Voices from Russia

Thursday, 17 January 2008

Hero of Russia, Major Oleg Zobov of the Airborne Troops

Filed under: biography,Christian,inspirational,patriotic,Russian — 01varvara @ 00.00

On 23 February, Russia celebrates Defenders of the Motherland Day. This is one of our most meaningful holidays because soldiers and officers on active service often put their very lives on the line for their country. This is the ultimate reflection of one’s devotion and patriotism. As Jesus Christ said, Greater love hath no man than this, that a man lay down his life for his friends.(John 15.13). The history of the army in Imperial, Soviet, and now, Russian times is replete in stirring examples of self-sacrifice and heroism. Hero of Russia Major Oleg Zobov of the Airborne Troops (VDV) was destined for military service from the very start. “Oleg was born on 23 February 1958, on Soviet Army Day in Daugavpils, Lithuania”, Oleg’s mother, Maria Zobova said. “The moment the midwife took up the newborn, a rocket went up outside the window where people were celebrating the holiday. ‘Well? It’s a new soldier we’ve got here’! said the midwife holding up the baby. Right she was…”

His father was an officer in the Soviet Army, so, Oleg grew up in a military family, and he started to dream of a career in the paratroops early on. Small wonder, because the airborne force is an elite arm with a pronounced romantic flair to it. This has always attracted many young men to it. The paratroops are famous for their grit, iron discipline, and their “If not us, then, who?” attitude. Also well-known is their legendary perseverance and loyalty to their comrades. He knew that serving in the airborne troops was not easy; so, Oleg started practising parachute jumps when he was still at high school, making sure, of course, that his parents did not know about it. He decided to enrol in the élite Ryazan Airborne Academy. Failing to pass the tough entrance competition, he asked to serve with a paratroop division in Tula, and the following year, he tried his luck again. Again, he failed, getting a D in mathematics. However, it looked as if God Himself destined Oleg to be a paratrooper. One day, the legendary airborne commander General Vasili Margelov came to inspect his division. Slowly walking past the soldiers lined up to greet him, the General caught sight of a cheerless-looking Oleg.

“What’s your problem, Sergeant?” Margelov inquired.

“It’s all right, Sir!” Oleg said.

“Come on, what’s wrong with you?” the General pressed.

Bending under the famous commander’s pressure, Oleg finally cracked, and he told Vasily Margelov about his two bungled attempts to enter the Ryazan Academy. Hearing this, General Margelov immediately arranged for Oleg’s admission to the Academy. “We need guys like you, son”, Margelov grinned. Graduating from the Ryazan Academy, Oleg Zobov spent a few years serving with the Pskov Airborne Division. Repeatedly sent to conflict points, he won the well-deserved respect of his soldiers who readily returned the love and care they received from their commander. “My soldiers are your children, and their children are your grandchildren”, he would often tell his parents. He was always ready to rush to his solders’ help. Oleg displayed this attitude to the full when fighting separatists in Chechnya in 1995. Severely wounded with his back all but broken, Oleg continued to command his men, led them into battle, and routed the enemy. His competent leadership in combat saved the lives of nearly 200 soldiers, and for this feat, Oleg received the honour of receiving the highest military decoration, the Star of the Hero of Russia. No one is born a hero; people become heroes, but only those who are just, who don’t compromise themselves with careerism and the pursuit of mercenary ends, those who keep their sense of honour, show inner integrity, and act in keeping with their conscience. Exactly like Oleg Zobov always did.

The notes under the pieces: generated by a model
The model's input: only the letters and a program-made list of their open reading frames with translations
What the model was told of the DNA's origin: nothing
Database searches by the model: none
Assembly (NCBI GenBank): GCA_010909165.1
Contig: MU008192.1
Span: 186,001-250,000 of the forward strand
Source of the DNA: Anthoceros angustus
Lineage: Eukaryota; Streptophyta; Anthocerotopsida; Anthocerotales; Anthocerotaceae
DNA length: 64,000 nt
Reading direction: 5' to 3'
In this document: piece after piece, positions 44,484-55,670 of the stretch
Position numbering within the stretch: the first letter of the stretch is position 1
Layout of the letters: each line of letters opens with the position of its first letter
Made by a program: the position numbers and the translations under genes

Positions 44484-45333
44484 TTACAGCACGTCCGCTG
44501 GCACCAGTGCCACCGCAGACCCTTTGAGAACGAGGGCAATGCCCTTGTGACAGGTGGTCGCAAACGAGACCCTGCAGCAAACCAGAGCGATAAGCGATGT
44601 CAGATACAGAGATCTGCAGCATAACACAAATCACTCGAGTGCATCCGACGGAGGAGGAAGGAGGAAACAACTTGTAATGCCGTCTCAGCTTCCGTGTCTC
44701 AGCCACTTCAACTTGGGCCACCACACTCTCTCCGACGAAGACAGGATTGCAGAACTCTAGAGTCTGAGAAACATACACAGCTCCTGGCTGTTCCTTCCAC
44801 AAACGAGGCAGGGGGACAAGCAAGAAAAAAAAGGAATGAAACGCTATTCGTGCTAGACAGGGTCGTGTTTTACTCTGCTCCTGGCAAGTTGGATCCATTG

Oleg kept fighting on courageously, this time to stay alive. He braved excruciating pain to stay part of the airborne troops. He somehow managed to keep his pain secret from his colleagues and even the doctors. Each morning, he would put on a special corset to keep the two crushed vertebrae together and even made five more parachute jumps. Even though his doctors said he didn’t have a chance of survival, Oleg kept fighting on for four more years. Just a few hours before he died, Oleg’s mother says that Oleg, seeing tears running down her face, said, “Why are you doing this? Would you prefer that 164 mothers cry their hearts out or just you alone?” Recalling this, she said, “There was nothing I could say to that…” Oleg Zobov died on 16 February 1999. He was only 40.

When they unveiled his tombstone, everyone was surprised to see that, unlike all the other tombstones, big drops of dew completely covered the marble. Who knows… maybe the Almighty really did shed His Grace on Oleg for the good things he did during his lifetime. There must be something to that, for in defiance of all the laws of nature, a butterfly has appeared in Oleg’s apartment on Epiphany for two straight years now. Oleg Zobov’s heroism was not lost on his fellow countrymen. After reading newspaper stories about Oleg, many young people volunteered to join the airborne troops. All this happened because Oleg Zobov added a practical dimension to the ancient evangelical commandment that says, Greater love hath no man than this, that a man lay down his life for his friends.

22 February 2007

Lyubov Tsarevskaya

This is Russia

Voice of Russia World Service


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